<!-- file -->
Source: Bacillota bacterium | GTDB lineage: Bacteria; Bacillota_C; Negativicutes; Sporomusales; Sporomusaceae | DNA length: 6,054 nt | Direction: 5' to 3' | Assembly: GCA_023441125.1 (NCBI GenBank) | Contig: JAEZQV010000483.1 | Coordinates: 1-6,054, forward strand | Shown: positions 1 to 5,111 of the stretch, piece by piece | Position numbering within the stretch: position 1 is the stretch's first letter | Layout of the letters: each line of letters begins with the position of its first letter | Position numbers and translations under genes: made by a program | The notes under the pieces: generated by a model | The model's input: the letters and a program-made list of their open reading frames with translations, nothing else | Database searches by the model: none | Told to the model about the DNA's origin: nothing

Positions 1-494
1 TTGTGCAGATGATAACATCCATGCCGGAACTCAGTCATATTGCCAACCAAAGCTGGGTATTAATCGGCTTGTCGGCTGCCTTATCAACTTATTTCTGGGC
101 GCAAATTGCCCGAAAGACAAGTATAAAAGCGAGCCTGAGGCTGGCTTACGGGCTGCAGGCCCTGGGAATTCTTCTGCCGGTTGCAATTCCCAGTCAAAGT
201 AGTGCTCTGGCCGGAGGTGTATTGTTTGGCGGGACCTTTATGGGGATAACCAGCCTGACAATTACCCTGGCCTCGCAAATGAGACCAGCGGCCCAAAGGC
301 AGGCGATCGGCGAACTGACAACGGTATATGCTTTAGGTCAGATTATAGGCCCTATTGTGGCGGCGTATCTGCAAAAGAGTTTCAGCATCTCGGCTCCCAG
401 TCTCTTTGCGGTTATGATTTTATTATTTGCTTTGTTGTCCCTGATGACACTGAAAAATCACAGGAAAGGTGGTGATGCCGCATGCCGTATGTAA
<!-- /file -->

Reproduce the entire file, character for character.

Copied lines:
Source: Bacillota bacterium | GTDB lineage: Bacteria; Bacillota_C; Negativicutes; Sporomusales; Sporomusaceae | DNA length: 6,054 nt | Direction: 5' to 3' | Assembly: GCA_023441125.1 (NCBI GenBank) | Contig: JAEZQV010000483.1 | Coordinates: 1-6,054, forward strand | Shown: positions 1 to 5,111 of the stretch, piece by piece | Position numbering within the stretch: position 1 is the stretch's first letter | Layout of the letters: each line of letters begins with the position of its first letter | Position numbers and translations under genes: made by a program | The notes under the pieces: generated by a model | The model's input: the letters and a program-made list of their open reading frames with translations, nothing else | Database searches by the model: none | Told to the model about the DNA's origin: nothing

Positions 1-494
1 TTGTGCAGATGATAACATCCATGCCGGAACTCAGTCATATTGCCAACCAAAGCTGGGTATTAATCGGCTTGTCGGCTGCCTTATCAACTTATTTCTGGGC
101 GCAAATTGCCCGAAAGACAAGTATAAAAGCGAGCCTGAGGCTGGCTTACGGGCTGCAGGCCCTGGGAATTCTTCTGCCGGTTGCAATTCCCAGTCAAAGT
201 AGTGCTCTGGCCGGAGGTGTATTGTTTGGCGGGACCTTTATGGGGATAACCAGCCTGACAATTACCCTGGCCTCGCAAATGAGACCAGCGGCCCAAAGGC
301 AGGCGATCGGCGAACTGACAACGGTATATGCTTTAGGTCAGATTATAGGCCCTATTGTGGCGGCGTATCTGCAAAAGAGTTTCAGCATCTCGGCTCCCAG
401 TCTCTTTGCGGTTATGATTTTATTATTTGCTTTGTTGTCCCTGATGACACTGAAAAATCACAGGAAAGGTGGTGATGCCGCATGCCGTATGTAA